In many cases even the new cohort of CISOs may not have the experience or skills to fulfil what the role now demands. The role therefore continues to evolve.
The prerequisites of a top CISO today demand that she or he is a dynamic leader of the function, is able to formulate and implement strategy and can speak to senior management and board in a confident manner. The CISO is more outward facing in communications in order to influence external stakeholders, reassuring regulators and able to think about the problems in a different way. Today’s high-level CISO is fundamentally different from yesterday’s information security manager.
In no organisation has the role of the CISO fully evolved. There are some organisations – in the banking sector for example – where the CISO is near the top of the evolutionary tree, but even there further development is likely. Additional progress might include senior appointments from other industries, from law enforcement or from national security agencies. It might include aggregating all security responsibilities – including physical security – into one role, to create the position of chief security officer (CSO), as some companies have already done.
The CISO still has some distance to travel up the corporate ladder, of that I am sure. In my role as a board member of the Centre for Cyber Security at the World Economic Forum (WEF) I have seen first-hand the encouragement and importance WEF gives to the sharing of cyber intelligence between organisations, creating new tools to protect against cyber attacks – and developing the role of the CISO. We intend to implement global capacity-building and training programmes to produce the next generation of cyber security professionals and set up a Global Rapid-Reaction Cyber Security Task Force of experts.
The CISO as a value-protector and a value-adder
Cyber security is expensive. The CISO’s department is a cost centre, an increasingly major cost centre. The CISO has to be able to demonstrate to the finance director and other controllers of the purse strings that the costs are justified.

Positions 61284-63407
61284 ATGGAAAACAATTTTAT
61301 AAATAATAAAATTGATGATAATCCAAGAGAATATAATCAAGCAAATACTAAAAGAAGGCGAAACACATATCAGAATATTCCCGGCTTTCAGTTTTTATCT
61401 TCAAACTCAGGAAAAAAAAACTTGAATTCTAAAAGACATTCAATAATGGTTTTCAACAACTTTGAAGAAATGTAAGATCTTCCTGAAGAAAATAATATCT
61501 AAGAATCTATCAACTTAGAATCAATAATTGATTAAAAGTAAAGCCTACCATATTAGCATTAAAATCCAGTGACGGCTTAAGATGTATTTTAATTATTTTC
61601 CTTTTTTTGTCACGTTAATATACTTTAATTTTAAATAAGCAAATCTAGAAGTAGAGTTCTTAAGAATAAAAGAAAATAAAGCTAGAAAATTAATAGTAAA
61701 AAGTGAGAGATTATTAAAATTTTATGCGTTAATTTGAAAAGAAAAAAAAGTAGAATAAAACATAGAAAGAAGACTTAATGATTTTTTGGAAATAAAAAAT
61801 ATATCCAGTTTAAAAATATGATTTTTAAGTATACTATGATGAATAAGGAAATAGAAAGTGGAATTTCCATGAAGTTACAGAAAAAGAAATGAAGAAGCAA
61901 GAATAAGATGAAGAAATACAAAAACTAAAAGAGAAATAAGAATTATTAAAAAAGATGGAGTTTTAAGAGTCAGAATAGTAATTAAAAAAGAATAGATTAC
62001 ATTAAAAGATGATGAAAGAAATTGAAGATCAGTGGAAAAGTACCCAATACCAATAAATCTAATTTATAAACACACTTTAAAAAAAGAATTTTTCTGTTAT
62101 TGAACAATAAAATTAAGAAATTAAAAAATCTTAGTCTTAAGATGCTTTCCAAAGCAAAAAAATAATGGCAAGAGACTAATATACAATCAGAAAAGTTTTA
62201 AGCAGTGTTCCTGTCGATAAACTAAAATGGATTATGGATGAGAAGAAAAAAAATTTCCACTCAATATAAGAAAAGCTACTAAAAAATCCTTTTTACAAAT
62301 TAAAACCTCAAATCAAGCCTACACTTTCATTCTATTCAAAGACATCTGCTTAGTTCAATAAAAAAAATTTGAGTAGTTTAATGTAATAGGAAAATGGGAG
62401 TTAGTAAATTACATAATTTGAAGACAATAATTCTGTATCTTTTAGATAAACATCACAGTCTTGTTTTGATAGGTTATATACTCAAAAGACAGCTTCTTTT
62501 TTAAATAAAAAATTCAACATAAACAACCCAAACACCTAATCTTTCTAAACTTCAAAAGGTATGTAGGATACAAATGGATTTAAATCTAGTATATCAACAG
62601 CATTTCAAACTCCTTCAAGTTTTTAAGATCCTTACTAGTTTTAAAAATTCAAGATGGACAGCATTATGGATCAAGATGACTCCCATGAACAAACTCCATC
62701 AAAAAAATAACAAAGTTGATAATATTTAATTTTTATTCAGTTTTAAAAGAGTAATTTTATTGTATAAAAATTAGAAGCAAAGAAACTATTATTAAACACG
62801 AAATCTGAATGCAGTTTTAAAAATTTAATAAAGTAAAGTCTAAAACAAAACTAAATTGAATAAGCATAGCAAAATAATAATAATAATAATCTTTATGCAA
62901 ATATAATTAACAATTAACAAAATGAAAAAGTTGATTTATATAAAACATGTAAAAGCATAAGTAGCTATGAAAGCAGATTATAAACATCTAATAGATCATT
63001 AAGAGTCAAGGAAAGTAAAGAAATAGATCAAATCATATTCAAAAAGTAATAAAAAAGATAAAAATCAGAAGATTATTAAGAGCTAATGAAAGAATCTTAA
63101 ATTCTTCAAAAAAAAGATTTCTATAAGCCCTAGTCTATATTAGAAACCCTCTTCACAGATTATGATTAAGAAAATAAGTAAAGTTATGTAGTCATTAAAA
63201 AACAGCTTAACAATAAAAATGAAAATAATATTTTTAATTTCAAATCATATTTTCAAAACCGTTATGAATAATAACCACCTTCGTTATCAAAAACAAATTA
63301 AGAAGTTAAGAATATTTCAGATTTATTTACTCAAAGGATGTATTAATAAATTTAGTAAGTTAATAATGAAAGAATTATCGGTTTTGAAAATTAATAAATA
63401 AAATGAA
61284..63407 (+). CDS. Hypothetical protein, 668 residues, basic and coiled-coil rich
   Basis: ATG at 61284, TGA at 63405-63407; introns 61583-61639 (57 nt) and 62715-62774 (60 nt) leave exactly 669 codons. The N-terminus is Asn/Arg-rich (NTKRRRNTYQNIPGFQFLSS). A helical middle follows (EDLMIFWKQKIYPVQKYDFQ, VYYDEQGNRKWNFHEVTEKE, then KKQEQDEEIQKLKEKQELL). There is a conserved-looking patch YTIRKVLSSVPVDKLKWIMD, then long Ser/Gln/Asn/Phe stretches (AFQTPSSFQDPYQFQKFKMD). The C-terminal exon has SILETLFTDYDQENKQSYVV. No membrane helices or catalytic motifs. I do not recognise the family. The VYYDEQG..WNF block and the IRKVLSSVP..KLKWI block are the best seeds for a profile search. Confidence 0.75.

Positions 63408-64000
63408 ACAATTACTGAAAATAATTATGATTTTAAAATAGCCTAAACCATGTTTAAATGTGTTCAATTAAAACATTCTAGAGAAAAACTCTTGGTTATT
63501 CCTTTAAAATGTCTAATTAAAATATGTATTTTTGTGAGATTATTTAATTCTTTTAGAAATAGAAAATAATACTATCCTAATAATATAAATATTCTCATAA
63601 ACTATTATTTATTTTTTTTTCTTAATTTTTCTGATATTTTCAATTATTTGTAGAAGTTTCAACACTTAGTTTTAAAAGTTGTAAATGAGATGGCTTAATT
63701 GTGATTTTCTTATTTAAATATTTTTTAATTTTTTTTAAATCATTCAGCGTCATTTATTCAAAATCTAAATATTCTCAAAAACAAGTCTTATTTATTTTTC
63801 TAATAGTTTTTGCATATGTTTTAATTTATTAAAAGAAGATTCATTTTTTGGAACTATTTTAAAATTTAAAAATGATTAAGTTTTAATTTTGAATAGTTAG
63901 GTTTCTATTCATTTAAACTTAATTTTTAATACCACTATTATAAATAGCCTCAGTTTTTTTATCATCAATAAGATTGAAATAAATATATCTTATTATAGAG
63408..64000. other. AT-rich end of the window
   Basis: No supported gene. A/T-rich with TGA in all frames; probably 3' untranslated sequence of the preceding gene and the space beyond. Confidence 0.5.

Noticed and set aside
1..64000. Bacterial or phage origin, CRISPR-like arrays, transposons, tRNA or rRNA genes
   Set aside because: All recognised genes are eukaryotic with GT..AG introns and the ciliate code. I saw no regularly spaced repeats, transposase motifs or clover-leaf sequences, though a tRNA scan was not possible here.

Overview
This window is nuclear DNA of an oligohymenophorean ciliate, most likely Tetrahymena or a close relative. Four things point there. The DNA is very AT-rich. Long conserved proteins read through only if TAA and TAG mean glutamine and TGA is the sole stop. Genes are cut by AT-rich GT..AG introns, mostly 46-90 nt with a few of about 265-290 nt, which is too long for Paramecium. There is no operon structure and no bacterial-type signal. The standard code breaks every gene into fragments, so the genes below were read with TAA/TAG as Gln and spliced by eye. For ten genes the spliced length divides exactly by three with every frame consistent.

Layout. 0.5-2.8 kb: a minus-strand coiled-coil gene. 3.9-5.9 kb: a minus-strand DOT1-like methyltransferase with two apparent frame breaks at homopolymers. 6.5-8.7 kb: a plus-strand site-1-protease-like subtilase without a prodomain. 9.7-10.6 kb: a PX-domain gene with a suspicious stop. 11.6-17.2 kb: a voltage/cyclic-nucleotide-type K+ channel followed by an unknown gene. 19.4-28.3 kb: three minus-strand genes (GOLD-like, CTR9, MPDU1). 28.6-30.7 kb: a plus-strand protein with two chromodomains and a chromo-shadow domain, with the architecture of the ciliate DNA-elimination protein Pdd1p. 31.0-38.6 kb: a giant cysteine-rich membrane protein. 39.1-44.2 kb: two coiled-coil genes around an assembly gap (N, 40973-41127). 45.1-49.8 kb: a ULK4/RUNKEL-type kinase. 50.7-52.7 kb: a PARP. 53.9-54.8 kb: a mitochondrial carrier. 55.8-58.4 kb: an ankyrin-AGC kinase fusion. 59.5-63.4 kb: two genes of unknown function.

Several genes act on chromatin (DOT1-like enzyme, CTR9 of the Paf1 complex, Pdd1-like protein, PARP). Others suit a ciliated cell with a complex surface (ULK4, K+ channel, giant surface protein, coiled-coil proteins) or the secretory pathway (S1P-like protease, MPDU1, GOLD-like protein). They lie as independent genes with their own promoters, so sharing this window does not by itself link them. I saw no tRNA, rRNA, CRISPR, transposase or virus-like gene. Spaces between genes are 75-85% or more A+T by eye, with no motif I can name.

It is difficult, if not impossible, to quantify the return on investment of security spending. Perhaps the best approach is to draw attention to the many companies that have hit the headlines because they were victims of high-profile, financially damaging, reputation-ruining cyber assaults, and the point is made. Effective cyber security is essential, and in the long-run it will save the company money.
A little more difficult, but eminently possible, is to demonstrate how it can make money. Today’s brightest CISOs are showing how cyber security not only protects the business, but can enable the business. They are being asked by their board to a) keep us safe, but b) make sure your security measures do not get in the way of our digital transformation programme, and c) can your technological know-how be used to create a frictionless customer experience?
In many cases all three requests can be delivered. A good example is mobile payments. First, a bank payments app on a mobile device will incorporate all the latest security features to keep the bank and its users safe. Second, those security features will not detract from the digital experience, because a mobile payment is often the easiest and fastest payment method. Third, a mobile payment app that requires a fingerprint or other piece of biometric information to gain access – instead of an online banking account that requires the customer to input a log-in number, PIN and password – is far more convenient for the customer.
This is a prime example of the benefits of “security by design”, where robust security measures, far from slowing down and spoiling the customer experience, have sped it up and enhanced it. Happy customers lead to bigger revenues. So cyber security at this level of sophistication will make the company money.
The money-making potential does not stop there. Large telecommunications companies have for decades had to invest vast sums in security to protect their networks and the privacy of their customers, especially as those customers often include ministries of defence, national security agencies and other government bodies communicating sensitive data.
As cyber threats have increased, these telecoms companies have been able to package their CISO-generated expertise into specially created subsidiaries and sell their security technology and consulting services to organisations that have not been able to develop the same capabilities. This has created a profit centre for the telecoms companies which has gone a long way to defraying the costs of protecting themselves.
It is fascinating to see how the position of CISO has evolved, from being a cost generator, to a value protector and, in certain cases, to a value adder. Different companies are at different stages of the evolutionary process, depending on a variety of factors such as management foresight, industry sector and country of operation. With a dynamic landscape such as cyber it calls for a new breed of cyber security leaders and there must be a continued acceleration of the CISO role in order to adapt to the ever-changing, cyber environment.